RogueFive October 29, 2015 at 9:08 am

MMJ has nothing to do with short-term rentals, but ok, let’s play your game. San Diego has taken almost 20 years to put regulations in place for MMJ dispensaries while shutting them down during that time. So each one of your short-term rentals is in violation of the current law and should be shut down accordingly and you should be held responsible for the fines, etc. When you’re prosecuted, you also won’t be able to open another short-term rental either, just as the MMJ dispensaries have had to endure. See ya in 20 years when the city works on proper regulations.


Lyle October 21, 2015 at 11:35 am

It seems you are saying that stable neighborhoods, where neighbors help neighbors and participate in community, are part of a bygone lifestyle, which we old fogeys should quit trying to hang on to. That is sad, especially for us old fogeys.


tyler October 21, 2015 at 11:35 am

“It’s unclear why it has taken San Diego so long to update the code, especially as transients have been renting places to stay at the beach for about 100 years.”

And slowly eroding the community as it has progressed. See: Mission Beach.

“One of those trends is the idea of staying in someone’s home rather than a hotel.”

So like.. a business in a residential zone?

“We support them in their efforts, and look forward to a common sense ordinance that protects homeowners and neighbors alike. Flexible living is here to stay. To not allow it would really infringe on homeowner rights.”

As opposed to the other homeowners rights who bought homes in NEIGHBORHOODS.. never expecting for mini-hotels to pop up next door.


RogueFive October 21, 2015 at 1:22 pm

Because of course you’re not biased, co-founder of the Short Term Rental Alliance. How about the fact that your idea of the “future” is infringing on the rights of homeowners and renters who don’t want to participate in your greedy sham business.

You wanna be a hotel/B&B owner ? Then buck up, apply for the necessary licenses in a area zoned for said business, carry liability insurance and go thru the required safety and health inspections. But that would involve actual effort instead of using some third-party website in a city thousands of miles away to do all the work because you’re greedy but lazy and care nothing about the community around you.


Lori Hegerle October 25, 2015 at 10:19 am

Okay then……how about a compromise……other cities have done that along the coast. If you live on site you have a right to rent out a portion of your place….if you are off site you only can rent out for a max of 60 days…..and STVR’s are allowed in commercial zones already so that stays the same. BUT NO…….you people do not want a compromise do you……YOU want it ALL!!!!!! You are selfish and are only thinking of your pockets and not the community!!! If I sound to harsh then please comment back and tell me that you would go for a compromise????????????????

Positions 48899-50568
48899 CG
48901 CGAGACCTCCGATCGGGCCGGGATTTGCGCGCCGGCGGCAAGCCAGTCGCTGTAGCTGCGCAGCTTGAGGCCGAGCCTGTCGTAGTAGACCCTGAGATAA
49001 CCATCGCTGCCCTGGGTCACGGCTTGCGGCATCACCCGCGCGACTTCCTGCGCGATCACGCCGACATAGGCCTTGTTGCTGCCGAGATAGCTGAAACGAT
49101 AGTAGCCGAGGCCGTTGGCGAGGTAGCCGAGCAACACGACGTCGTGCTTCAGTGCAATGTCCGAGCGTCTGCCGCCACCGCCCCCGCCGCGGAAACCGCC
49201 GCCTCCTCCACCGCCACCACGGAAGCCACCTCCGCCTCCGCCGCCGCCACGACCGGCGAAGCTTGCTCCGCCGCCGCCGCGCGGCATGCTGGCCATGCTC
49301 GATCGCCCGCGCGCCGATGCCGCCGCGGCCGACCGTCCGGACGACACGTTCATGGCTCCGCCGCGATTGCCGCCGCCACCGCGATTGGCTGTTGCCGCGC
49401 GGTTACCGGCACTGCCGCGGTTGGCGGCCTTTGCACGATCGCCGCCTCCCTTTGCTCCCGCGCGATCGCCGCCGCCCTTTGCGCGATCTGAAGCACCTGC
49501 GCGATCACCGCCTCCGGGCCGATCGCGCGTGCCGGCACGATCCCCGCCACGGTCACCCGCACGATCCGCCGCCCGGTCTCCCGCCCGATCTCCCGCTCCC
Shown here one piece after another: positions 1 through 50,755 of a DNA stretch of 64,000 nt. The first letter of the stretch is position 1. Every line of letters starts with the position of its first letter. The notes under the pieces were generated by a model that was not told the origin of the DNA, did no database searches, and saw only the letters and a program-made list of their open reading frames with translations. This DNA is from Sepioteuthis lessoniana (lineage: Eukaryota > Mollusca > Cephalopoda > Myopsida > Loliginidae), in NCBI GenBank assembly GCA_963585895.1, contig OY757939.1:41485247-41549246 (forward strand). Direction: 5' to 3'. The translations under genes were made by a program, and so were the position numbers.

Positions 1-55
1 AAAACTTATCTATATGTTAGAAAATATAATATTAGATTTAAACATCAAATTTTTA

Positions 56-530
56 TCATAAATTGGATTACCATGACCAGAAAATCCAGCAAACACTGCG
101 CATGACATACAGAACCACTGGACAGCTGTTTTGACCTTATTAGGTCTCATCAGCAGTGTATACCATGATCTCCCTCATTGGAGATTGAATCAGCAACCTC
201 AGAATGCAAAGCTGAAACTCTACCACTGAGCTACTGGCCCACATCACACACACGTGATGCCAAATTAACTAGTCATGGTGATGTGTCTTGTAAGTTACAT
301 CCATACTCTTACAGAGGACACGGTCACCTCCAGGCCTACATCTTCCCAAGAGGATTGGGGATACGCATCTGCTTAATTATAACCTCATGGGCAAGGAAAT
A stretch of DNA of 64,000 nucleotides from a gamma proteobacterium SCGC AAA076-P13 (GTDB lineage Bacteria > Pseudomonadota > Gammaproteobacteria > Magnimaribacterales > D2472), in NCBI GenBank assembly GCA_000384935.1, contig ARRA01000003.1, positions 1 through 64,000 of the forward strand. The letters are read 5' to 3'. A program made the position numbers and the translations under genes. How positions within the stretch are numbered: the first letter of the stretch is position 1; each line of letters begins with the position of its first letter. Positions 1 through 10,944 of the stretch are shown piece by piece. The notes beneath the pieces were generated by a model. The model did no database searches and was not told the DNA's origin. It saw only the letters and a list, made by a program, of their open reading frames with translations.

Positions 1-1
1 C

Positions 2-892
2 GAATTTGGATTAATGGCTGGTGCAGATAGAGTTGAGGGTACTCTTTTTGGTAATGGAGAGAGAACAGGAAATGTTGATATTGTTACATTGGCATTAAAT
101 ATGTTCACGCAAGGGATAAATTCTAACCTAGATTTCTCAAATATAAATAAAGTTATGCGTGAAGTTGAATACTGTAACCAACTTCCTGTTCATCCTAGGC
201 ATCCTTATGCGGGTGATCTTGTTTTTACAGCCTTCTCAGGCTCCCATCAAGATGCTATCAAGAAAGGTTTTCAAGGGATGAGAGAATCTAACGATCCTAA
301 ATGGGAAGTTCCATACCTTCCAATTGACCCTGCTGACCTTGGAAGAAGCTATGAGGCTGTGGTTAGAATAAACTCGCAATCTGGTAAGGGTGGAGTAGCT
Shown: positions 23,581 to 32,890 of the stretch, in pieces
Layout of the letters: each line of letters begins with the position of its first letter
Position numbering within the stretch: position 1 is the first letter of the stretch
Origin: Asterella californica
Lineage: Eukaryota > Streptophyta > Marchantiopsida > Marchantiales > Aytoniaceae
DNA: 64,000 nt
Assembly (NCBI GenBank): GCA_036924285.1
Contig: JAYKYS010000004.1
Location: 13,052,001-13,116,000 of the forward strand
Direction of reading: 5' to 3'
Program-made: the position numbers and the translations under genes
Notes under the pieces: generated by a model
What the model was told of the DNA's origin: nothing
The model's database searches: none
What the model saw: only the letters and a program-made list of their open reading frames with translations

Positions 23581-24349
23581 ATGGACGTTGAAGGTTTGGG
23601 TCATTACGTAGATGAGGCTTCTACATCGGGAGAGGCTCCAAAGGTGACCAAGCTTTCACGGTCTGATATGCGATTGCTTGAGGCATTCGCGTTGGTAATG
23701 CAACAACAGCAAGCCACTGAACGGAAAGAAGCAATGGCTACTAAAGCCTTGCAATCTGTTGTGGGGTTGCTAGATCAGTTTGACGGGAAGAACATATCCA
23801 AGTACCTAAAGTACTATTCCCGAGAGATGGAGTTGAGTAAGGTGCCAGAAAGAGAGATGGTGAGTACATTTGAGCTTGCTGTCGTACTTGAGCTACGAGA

Fab Smith October 20, 2015 at 7:43 pm

The author would have us believe that every time we host friends and family for a few days in our guest room, we are breaking the law, since according to the definition above, these friends and family (coming from a different state or city) would qualify as visitors or tourists. I would kindly suggest that the author lets legal experts provide legal opinions and keeps his own crude (and inaccurate) assessments for himself.


Alison P October 21, 2015 at 10:44 am

with all due respect, I think you misread the article. Unless you charge your family and friends rent every time they visit you, this has nothing at all to do with that. This is about renting houses all the time for short term vacation rentals, and statistically now that’s done mostly by companies/corporate operators now, not just you and I renting our house for a short term . Go check out Save San Diego Neighborhoods website. It explains everything they stand for. I did and it was illuminating. I didn’t used to be on this side of the argument but after reading about it extensively and following the City meetings on the issue, I’ve realized that this is a big business fight against residents who don’t want their neighborhoods turning into hotel zones for commercial enterprises. By the way, even Save San Diego Neighborhoods has said publicly that they couldn’t care less about homeowners who rent a room in their house or occasionally rent their house out, etc. –that’s not the problem. Those aren’t the “offenders” that are destroying neighborhoods. Get beyond your gut reaction and read about this issue with an open mind, is what I’d say to everyone who cares about this issue.


OB Dude October 21, 2015 at 12:13 pm

It’s not just corporations….some of the most “popular and active” realtors in the area have scooped up properties are enjoying profits and more than likely living in areas which are not so popular to vacation rentals to enjoy “community and peaceful living”. Not only do they own VRBO but advertise properties that encourage this practice. Just an FYI